Burp Suite has been my favorite web app testing tool for a while and seems like it keeps getting better with age & updates. Typically, I have avoided using other tools to parse the Burp output (xml) because most of what we report comes from manual testing. Somewhat recently, I started using extensions to add the manual testing results to Burp and thus it made sense to write a script to parse Burp xml output.
Table of Contents Honeypots Challenge Communications Add-ons Updates Easter Eggs Trivia Prototypes Conclusion DEF CON 27 has come and gone, and it was amazing to see folks get engaged with the badge, solving the challenges, having fun with the honeypots. We received lots of great feedback, and folks were very curious about the honeypot data. We had great conversations about what hacking actually happens at DEF CON, what kind of hacking can be expected, and we think there is enough evidence to at least partially answer that question.
Integrating Compliance Auditing with DevSecOps By now you have probably at least read about the benefits of merging development, security, and operations into a cohesive unit (if not also implemented to some degree). Now it’s time to take it a little further: integrating security compliance audits. Whether you face mandated audits, like PCI, FISMA and agency specific implementations like Security Controls Testing (SCA) or NISTIR 8011 flavored Adaptive Capabilities Testing (ACT), or self-imposed assessments for your own [good] reasons (or both), integrating an external audit with your system development and maintenance process can help your organization more efficiently remediate vulnerabilities and weaknesses, and the overall audit process will be less costly.
Table of Contents Background Inspiration Features Design Hardware Software Programming Photos Videos Conclusion Last Updated: 2019-10-10 This post is part 1 of 2. Visit Part 2 of 2 for spoilers and behind the scenes info. With the wave of low-cost PCBs and components, electronic conference badges are now pervasive. I decided to deviate a bit from our usual offensive security focus, have a little fun and build a mobile AP and honeypot which has now evolved to the DEF CON 27 Blue Team Village badge.
Having a vulnerability management tool like Tenable Security Center is great. They offer a lot of functionality to analyze, track, and report on the current and past state of systems in the environment. But sometimes that’s overkill. Sometimes you want something quick and easy. Hence we wrote a quick little python script that parses one or more .nessus files and produces a spreadsheet (Excel format). There are five worksheets in the workbook output file:
After the rules of engagement are finalized but before we actually start a penetration test, we perform no-touch reconnaissance or “recon”, all without sending a single packet to our target organization’s environment. The goal is to identify all the in scope assets and data exposures, as the more coverage we attain of a target environment the more thorough we can be with our penetration testing. This information can include things like ip addresses, subdomains, code repositories, employee data or anything that tells us more about the company and introduces a crack in the external defenses.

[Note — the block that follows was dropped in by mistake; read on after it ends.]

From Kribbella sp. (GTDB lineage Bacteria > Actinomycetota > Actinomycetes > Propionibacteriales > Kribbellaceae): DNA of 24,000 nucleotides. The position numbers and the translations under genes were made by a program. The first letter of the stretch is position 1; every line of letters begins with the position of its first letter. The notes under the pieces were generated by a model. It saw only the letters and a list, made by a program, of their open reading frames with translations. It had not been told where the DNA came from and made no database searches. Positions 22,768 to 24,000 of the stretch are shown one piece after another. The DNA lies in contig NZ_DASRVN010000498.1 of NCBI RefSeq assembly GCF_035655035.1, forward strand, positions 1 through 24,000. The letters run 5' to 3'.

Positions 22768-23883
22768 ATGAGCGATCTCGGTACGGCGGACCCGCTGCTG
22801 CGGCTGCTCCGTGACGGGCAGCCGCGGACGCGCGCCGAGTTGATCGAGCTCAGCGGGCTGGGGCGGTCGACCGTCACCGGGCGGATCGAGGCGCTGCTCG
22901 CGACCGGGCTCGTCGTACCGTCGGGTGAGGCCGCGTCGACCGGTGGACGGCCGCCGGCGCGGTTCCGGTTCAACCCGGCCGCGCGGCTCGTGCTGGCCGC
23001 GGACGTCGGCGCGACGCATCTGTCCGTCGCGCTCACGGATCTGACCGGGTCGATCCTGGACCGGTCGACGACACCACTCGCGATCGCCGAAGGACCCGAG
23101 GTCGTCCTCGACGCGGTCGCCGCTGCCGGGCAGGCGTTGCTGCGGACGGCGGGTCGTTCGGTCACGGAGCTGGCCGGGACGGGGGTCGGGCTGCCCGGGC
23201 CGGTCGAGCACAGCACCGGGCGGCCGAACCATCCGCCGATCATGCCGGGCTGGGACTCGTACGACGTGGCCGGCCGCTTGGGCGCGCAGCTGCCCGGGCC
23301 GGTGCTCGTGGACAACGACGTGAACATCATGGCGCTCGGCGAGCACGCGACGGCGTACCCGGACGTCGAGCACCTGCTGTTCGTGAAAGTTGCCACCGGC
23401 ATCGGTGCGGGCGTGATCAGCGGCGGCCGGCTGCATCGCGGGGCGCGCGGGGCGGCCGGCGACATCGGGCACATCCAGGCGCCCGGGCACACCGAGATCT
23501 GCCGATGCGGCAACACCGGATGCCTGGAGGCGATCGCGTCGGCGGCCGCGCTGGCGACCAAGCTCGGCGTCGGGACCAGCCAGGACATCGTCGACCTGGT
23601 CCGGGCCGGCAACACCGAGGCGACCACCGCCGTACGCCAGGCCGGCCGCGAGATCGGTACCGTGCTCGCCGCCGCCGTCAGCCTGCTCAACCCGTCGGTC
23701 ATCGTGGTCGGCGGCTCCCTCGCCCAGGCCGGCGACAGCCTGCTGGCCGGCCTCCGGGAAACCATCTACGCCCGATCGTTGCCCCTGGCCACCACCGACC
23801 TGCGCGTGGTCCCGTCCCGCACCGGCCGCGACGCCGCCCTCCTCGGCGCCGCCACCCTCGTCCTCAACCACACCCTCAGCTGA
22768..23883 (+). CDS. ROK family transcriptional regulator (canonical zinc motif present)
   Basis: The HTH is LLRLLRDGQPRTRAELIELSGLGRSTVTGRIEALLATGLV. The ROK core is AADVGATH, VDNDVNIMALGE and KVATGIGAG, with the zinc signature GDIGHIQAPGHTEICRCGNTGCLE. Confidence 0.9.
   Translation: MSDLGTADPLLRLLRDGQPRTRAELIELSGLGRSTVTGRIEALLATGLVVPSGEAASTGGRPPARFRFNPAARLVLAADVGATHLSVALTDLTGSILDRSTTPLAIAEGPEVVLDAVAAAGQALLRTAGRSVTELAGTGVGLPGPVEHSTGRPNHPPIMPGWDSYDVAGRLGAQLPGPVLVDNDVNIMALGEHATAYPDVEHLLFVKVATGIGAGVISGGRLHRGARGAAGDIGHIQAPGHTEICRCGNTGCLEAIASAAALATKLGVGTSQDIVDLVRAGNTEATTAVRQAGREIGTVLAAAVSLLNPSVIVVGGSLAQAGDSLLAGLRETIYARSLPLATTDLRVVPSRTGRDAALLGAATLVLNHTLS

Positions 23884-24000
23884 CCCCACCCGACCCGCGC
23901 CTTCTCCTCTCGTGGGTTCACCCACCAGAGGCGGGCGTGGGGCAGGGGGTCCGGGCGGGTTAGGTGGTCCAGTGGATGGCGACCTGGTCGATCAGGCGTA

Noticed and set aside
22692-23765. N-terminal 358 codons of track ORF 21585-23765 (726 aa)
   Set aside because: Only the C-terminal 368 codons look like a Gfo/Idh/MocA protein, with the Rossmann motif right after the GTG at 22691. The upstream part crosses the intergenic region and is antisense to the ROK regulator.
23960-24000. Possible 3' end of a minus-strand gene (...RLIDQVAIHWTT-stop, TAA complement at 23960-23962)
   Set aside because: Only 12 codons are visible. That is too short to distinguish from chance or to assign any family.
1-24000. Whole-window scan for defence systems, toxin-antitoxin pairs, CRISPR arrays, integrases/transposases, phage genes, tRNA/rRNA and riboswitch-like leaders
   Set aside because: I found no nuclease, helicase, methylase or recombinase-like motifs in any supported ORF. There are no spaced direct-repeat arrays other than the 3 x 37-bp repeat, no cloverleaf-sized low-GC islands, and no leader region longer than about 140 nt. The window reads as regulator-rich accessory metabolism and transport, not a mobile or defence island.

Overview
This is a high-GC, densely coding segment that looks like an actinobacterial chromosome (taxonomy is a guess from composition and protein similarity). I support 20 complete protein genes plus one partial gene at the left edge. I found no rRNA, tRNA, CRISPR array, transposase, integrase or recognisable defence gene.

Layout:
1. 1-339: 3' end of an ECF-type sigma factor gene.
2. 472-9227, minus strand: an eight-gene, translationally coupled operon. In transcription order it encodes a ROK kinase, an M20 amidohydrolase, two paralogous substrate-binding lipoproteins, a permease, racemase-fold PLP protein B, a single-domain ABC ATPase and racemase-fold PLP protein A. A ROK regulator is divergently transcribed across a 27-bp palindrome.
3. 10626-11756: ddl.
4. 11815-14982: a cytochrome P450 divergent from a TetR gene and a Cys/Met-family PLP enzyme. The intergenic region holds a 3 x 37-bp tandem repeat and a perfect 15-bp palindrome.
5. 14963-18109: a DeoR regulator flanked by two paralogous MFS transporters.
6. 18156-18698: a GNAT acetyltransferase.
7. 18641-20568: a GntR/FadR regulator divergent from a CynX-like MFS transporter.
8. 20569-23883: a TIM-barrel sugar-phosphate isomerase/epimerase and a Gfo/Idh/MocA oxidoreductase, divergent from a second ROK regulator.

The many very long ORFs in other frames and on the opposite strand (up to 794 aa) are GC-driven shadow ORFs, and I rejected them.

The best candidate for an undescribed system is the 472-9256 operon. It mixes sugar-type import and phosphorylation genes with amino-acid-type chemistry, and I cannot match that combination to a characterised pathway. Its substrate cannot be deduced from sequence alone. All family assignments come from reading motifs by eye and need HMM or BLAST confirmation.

For a period of time, it was possible to read snippets of memory on a screen-locked mac OS system from the USB port. A while back we noticed some interesting files created by macOS when inserting a USB drive. These files were related to Spotlight, macOS’s built-in search functionality which indexes and enables searching of files on the system, among other things. The presence of the files is fairly standard, as an invisible /Volumes/<Volume Name>/.
I will be co-presenting [“Getting Social with the Smart Grid”] (https://defcon.org/html/defcon-18/dc-18-speakers.html#Morehouse) at this year’s DEF CON in Las Vegas. Littered with endless threats and vulnerabilities surrounding both social networking and the Smart Grid, the marriage of these two technologies is official, despite protests by the security community. Consumers love it because they can brag to their friends about how green they are. Businesses love it more because it provides fresh material for their marketing departments.
As an industry, we have failed. Miserably. Cyber security professionals have implemented a broken methodology and graduated from failing to properly identify the problem to failing to present an effective solution. The network security methodology of: 1. Find Vulnerabilities, and then 2. Apply Security Patch, simply does not work for the custom web application environment. This statement may seem obvious, but it’s exactly what the industry has tried to do.
In addition to the previously mentioned Nmap script, GuestStealer has now made its way into a [Nessus plugin] (http://www.nessus.org/plugins/index.php?view=single&id=44646) and a Metasploit module. Nessus Plugin 44646 was released by Tenable a few weeks ago and the Metasploit module was pushed up to the trunk last week. GuestStealer has been mentioned in several articles and blog posts recently, including [DarkReading – Tech Insight: Securing The Virtualized Server Environment] (https://www.darkreading.com/tech-insight-securing-the-virtualized-server-environment/d/d-id/1132946) and The Hacker News Network.